'Trust issues': Doctors explain psychological impact ditching masks will have on society

WALNUT CREEK, Calif. (KGO) -- Our masks were a symbol of responsibility, of protecting other people. Now that California is going maskless, is continuing to wear one a sign of vulnerability or even paranoia?

Doctors say there is psychology at play.

RELATED: Where you still have to wear a mask as CA reopens

A new day dawned at the Tellus Coffee shop in downtown Walnut Creek, as the first customer came in with no mask on.

The owner, Janay McCullough said, "'Oh my God, my first maskless customer. It's so good to see your face,' and he ordered his coffee. Then three other groups came in after him that were all masked, saw he wasn't wearing a mask, and gave him the dirtiest looks."

Experts say that's the thing. Are we going to start judging others because they're still wearing a mask? Or judging them because they aren't wearing one? It's a big social change, and a big psychological change, that many people are going to have to wrestle with.

VIDEO: Unvaccinated children under 12 should still wear masks, Stanford doctor says
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Stanford Dr. Yvonne Maldonado said that unvaccinated children under 12 should still wear masks when not social distancing.



In the early part of this transition to non-mask wearing, there are going to be some trust issues, according to Dr. Michael Stanton, a clinical psychologist as well as a public health professor at Cal State East Bay.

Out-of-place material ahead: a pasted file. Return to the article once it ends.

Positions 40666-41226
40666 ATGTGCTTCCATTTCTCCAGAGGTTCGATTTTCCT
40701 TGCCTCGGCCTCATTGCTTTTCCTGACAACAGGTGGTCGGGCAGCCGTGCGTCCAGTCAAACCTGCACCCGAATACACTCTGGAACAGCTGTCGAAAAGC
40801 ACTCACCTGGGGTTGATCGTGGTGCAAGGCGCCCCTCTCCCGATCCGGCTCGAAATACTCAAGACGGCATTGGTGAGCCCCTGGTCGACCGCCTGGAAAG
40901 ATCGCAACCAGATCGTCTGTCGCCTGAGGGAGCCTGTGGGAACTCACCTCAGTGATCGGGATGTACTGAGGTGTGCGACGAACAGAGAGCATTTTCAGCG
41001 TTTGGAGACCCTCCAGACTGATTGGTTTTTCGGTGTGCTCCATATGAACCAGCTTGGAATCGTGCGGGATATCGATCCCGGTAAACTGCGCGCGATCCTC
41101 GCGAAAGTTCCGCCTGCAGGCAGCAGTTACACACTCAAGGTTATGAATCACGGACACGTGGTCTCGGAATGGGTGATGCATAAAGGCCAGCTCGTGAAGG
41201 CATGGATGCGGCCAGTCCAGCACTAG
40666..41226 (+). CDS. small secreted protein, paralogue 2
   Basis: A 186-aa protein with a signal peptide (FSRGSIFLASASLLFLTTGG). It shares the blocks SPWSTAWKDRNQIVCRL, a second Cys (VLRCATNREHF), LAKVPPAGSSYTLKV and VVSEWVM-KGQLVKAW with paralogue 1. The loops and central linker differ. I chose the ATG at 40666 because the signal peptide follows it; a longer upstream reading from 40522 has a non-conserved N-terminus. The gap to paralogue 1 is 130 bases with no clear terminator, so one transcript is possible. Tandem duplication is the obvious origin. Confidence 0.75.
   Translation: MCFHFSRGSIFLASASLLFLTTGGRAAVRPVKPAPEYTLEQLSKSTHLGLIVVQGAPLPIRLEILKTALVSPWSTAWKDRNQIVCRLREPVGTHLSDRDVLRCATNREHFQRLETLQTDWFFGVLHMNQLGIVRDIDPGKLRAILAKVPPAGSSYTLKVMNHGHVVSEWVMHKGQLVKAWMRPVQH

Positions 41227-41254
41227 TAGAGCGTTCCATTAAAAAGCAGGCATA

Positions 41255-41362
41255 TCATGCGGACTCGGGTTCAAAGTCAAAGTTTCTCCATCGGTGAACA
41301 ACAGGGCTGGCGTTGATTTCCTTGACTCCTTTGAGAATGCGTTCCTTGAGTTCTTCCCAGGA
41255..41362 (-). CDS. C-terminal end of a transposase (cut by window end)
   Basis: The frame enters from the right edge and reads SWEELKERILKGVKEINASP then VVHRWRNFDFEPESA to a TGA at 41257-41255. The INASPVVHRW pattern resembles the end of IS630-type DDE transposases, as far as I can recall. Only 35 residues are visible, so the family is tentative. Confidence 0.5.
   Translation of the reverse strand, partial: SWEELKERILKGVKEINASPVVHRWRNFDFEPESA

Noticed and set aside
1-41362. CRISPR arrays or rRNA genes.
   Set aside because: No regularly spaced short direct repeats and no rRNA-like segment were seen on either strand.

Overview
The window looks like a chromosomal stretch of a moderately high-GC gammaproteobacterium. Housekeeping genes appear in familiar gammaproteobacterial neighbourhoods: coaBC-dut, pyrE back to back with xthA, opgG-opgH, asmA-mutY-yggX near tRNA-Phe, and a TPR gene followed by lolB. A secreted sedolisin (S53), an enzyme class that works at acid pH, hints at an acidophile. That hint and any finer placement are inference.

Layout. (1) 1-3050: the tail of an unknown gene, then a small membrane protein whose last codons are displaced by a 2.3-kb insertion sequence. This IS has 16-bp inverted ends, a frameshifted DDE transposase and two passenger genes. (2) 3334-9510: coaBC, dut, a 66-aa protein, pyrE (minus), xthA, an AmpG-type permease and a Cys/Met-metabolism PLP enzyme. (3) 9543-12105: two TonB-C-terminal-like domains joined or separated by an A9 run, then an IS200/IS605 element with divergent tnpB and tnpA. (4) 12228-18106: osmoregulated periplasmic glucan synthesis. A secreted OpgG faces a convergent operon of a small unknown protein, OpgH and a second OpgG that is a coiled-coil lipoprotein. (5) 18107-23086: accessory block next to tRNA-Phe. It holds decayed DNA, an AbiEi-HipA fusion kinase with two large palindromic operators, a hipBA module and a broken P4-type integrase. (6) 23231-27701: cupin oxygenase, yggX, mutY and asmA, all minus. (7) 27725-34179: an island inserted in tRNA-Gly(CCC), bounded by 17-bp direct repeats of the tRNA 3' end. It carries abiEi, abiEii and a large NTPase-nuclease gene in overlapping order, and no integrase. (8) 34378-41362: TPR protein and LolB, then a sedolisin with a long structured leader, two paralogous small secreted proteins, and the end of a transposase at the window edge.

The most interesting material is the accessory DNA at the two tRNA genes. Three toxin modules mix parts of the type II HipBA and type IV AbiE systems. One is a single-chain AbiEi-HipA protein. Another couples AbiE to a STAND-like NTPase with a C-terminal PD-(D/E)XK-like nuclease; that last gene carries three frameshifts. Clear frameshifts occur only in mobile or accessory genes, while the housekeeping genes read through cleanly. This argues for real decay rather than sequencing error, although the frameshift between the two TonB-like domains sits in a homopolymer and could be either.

He says, "Whether you're wearing a mask or not, you're going to feel closer to people who are doing whatever you're doing. It takes about a month to change a habit, and for us to feel comfortable, so we may see a heightened level of anxiety for people who don't feel safe."

It was a mixed bag of people out on the streets. Some were still wearing masks, even outdoors. One man said that masks may be a kind of pacifier for some people, making them feel more comfortable.

RELATED: Newsom says vaccinated CAworkers won't have to wear masks after June 17

Jessie Karadonis was out without a mask with her four-month-old son. She said, "There are some people out there who are vaccinated and will continue to wear a mask - my husband is one of those people - and I'd say if that's what makes you feel safe, then go for it. "

Another maskless man admitted, "I don't want to push judgement, I know people who are immune compromised, but there's going to be some of that stigma to it."

Bottom line: Think of the next few weeks as a reintroduction to society. The transition starts now.


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